Hi — Nick had invited me to participate in this blog event but I was, alas, too busy to do so, but he suggested to me I might have some thoughts on this post in particular, and I finally had a chance to read it over and comment. Apologies for the lateness of my remarks.
I have some thoughts about this:
“if the world does not come in categories and objects which are divided up in certain ways, then it makes no sense to say that science (or metaphysics) can be objective in the sense that it aims to describe such natural and mind-independent divisions. In this regard, there is also no reason to prefer the conceptual scheme of science to those which are more pragmatic and “intuitive” since neither could be more ‘in touch’ with the structure of reality.”
As someone with some scientific background, I find this statement rather odd, and difficult to map into the way science is actually practiced. For example, biologists would not necessarily argue that the way the natural world is divided into genera and so on is somehow reflective of the way the world is in a pre-existing sense, but rather they acknowledge the partial arbitrariness of various schemes of dividing the world. But more importantly, scientists tend to think of themselves as evaluating theories based on criteria such as predictive accuracy, falsifiability, parsimony, and so forth. And there are various pragmatic reasons why, for example, parsimony would be valued — and these would be sufficient reasons, it seems to me, to distinguish between scientific theories and other theories which may also have predictive value or pragmatic applicability without having to make arguments that the categories of the theory has to correspond to preexisting ontologies that are in some sense given.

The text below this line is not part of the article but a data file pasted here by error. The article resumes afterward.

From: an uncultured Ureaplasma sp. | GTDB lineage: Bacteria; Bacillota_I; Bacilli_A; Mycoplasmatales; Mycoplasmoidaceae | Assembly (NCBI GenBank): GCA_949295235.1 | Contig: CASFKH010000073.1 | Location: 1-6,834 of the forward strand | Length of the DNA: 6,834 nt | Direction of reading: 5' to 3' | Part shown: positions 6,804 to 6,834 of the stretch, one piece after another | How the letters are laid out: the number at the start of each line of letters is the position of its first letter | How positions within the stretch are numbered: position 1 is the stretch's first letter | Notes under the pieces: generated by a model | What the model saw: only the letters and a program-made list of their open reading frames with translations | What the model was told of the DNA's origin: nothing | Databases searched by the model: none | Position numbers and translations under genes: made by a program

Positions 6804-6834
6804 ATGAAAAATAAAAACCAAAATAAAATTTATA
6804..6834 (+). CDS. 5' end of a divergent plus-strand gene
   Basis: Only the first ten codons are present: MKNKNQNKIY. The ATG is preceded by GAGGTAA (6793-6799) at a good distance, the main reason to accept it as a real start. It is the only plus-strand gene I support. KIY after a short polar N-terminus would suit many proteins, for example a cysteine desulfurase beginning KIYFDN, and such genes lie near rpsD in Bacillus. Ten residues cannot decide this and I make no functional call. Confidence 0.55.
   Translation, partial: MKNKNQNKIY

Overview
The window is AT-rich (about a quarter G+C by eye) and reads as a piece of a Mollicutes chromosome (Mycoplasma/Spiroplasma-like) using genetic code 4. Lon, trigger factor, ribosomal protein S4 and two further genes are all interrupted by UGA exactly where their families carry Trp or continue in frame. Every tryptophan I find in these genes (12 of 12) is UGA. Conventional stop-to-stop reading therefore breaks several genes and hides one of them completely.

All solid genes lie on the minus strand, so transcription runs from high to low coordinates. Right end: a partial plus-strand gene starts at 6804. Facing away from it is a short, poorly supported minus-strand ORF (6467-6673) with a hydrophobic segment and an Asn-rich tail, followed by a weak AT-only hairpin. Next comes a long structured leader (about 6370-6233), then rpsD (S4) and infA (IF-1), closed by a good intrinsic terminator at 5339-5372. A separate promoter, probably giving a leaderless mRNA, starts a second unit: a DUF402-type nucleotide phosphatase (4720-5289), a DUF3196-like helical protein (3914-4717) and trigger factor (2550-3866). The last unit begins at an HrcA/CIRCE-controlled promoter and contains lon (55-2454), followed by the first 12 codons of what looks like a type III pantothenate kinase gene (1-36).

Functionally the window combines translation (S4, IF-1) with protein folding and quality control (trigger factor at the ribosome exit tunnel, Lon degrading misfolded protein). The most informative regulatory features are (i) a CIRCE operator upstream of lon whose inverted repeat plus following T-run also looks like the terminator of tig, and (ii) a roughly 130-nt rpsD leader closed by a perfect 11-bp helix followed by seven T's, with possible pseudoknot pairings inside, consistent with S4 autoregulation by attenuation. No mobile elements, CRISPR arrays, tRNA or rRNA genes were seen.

In other words, I think one can distinguish between a speculative realism which accepts the fact that there is a universe or ground of Being independent of our minds and the notion that the way we divide up the world is somehow also objective. I think one could argue that there are more and less parsimonious theories about the world which may be equally true, and in some sense the determination of parsimony is not completely subjective, and so this would be a nod towards the notion that there is something non-subjective about the ontologies of scientific theories — but this would not exclude the possibility of two parsimonious theories with incommensurable ontologies. However, the fact that this is a possibility doesn’t, to my mind, create any insuperable obstacle to scientific progress, because we’re not painted in the corner of saying that every theory which fits reality is equally “good” from a scientific point of view. That is to say, a partial, imprecise ordering of “goodness” of theories is enough to allow progress — what excludes progress is no ordering at all.
In the end, I can see strong reasons to admit to a reality independent of subjectivity but I cannot see any strong reasons to insist that the way the world is divided itself must admit to some sort of objective reality which is singular and exact in nature. Theories are by their nature inherently simplifications — in physics, we model a ball as a perfect sphere in order to calculate about it, we model friction with a single coefficient, etc., even though these things are tremendous simplifications of a vastly more complex reality. We must simplify, create categories and terms, etc., in order to *compute* with any theory, to cognitively process it. Why should we insist these vast simplifications and filters and the symbols we use in our computational processes correspond in a unique way to “the way the world is divided” — to rescue some form of realism, it suffices, it seems to me, simply to admit that the ground, reality, is independent of our theories and has certain properties which our theories illuminate without having to insist that the particular terms of the theory must be converging on a unique “complete and perfect” theory. As theories must leave out lots of detail it seems likely that there will always be the potential for a multiplicity of theories for different contexts, but some sort of partial ordering preserves the possibility of progress.
October 14th, 2010